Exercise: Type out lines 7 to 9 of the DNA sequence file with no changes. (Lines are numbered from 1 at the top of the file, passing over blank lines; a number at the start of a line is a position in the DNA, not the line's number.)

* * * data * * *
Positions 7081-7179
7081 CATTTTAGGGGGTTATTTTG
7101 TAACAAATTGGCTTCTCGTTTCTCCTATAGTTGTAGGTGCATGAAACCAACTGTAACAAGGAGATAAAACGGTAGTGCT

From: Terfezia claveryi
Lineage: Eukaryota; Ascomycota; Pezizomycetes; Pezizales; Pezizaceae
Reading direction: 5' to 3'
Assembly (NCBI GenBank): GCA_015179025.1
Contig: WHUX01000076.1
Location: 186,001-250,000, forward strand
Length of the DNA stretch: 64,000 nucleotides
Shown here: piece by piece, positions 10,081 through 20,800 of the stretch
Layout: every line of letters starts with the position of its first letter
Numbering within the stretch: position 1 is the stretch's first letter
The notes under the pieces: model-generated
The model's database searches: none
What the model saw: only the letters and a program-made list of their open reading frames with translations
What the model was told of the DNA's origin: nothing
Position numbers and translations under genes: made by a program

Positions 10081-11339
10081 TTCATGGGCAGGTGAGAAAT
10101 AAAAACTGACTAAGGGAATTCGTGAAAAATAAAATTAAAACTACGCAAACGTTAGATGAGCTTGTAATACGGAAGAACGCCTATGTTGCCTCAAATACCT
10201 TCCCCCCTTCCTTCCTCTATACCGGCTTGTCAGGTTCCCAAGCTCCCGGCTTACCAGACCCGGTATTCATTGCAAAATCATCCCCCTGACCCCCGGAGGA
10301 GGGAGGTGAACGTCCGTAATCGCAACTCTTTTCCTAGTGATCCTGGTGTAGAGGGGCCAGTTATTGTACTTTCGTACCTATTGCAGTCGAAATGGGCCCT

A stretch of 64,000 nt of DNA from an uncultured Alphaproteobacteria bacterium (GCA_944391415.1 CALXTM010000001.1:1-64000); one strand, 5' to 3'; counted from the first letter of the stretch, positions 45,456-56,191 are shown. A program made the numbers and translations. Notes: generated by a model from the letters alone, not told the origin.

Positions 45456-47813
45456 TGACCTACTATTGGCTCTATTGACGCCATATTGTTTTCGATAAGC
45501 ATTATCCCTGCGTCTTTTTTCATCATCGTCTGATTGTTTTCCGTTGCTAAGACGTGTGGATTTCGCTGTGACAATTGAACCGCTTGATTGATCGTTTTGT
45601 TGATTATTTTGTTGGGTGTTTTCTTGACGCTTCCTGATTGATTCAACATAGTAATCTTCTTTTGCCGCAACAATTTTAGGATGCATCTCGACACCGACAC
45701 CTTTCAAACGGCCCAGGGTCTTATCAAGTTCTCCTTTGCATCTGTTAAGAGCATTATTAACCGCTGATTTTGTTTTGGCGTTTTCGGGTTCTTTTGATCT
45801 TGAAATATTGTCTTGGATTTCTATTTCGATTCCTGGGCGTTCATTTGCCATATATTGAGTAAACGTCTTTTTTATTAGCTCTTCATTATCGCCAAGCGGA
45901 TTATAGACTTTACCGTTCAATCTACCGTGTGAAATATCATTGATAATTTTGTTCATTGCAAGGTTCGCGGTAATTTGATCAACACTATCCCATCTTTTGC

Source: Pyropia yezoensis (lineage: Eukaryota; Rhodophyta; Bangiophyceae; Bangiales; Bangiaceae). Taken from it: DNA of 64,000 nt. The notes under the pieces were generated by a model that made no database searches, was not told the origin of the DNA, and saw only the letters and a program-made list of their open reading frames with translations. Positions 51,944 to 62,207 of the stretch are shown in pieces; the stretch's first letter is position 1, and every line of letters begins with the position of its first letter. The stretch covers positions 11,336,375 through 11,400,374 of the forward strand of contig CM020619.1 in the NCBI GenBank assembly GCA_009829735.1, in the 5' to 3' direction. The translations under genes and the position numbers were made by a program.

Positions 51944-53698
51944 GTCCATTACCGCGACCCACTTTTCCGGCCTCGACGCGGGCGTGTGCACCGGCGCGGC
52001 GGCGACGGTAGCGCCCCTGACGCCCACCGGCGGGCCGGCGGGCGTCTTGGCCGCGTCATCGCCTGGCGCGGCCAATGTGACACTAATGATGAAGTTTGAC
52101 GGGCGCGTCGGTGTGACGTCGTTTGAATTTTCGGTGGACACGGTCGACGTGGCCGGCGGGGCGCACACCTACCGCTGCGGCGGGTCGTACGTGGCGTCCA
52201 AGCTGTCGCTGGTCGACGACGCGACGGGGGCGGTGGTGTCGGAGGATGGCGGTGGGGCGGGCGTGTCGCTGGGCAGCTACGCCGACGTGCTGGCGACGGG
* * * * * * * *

Assembly (NCBI GenBank): GCA_015179025.1
Contig: WHUX01000076.1
Location: 186,001-250,000, forward strand